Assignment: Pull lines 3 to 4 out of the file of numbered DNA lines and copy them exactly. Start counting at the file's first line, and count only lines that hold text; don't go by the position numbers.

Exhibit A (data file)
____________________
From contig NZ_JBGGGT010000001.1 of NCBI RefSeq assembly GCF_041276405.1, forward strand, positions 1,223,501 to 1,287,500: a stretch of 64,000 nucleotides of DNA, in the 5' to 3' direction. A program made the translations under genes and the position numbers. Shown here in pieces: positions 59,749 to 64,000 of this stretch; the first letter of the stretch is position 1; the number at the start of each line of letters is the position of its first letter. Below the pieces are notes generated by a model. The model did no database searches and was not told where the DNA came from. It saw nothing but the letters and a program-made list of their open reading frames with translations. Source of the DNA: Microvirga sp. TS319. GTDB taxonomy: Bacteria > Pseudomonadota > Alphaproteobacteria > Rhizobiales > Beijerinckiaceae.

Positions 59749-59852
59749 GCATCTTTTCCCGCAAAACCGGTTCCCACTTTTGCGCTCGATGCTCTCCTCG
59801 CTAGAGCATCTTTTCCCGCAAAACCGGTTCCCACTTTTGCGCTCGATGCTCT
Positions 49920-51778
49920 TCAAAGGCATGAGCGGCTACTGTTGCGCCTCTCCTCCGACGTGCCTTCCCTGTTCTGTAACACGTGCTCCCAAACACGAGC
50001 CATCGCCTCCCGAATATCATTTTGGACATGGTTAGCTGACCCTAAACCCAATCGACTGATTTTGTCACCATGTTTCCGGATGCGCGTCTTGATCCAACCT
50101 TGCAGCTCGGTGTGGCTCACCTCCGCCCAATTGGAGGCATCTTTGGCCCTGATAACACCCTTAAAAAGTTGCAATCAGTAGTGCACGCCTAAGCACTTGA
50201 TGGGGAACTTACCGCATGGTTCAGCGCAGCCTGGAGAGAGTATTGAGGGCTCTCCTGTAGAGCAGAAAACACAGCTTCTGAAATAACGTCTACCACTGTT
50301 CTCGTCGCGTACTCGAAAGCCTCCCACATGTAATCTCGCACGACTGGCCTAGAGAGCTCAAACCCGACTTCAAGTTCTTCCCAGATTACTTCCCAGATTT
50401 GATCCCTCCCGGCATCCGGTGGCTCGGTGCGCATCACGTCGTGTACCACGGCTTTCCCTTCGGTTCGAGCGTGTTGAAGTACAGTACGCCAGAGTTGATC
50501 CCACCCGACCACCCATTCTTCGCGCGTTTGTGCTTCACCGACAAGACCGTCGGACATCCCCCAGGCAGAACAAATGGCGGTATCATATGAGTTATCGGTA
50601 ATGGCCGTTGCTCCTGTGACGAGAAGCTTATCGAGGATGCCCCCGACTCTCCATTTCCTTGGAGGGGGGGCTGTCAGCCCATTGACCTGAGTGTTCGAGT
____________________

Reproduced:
59749 GCATCTTTTCCCGCAAAACCGGTTCCCACTTTTGCGCTCGATGCTCTCCTCG
59801 CTAGAGCATCTTTTCCCGCAAAACCGGTTCCCACTTTTGCGCTCGATGCTCT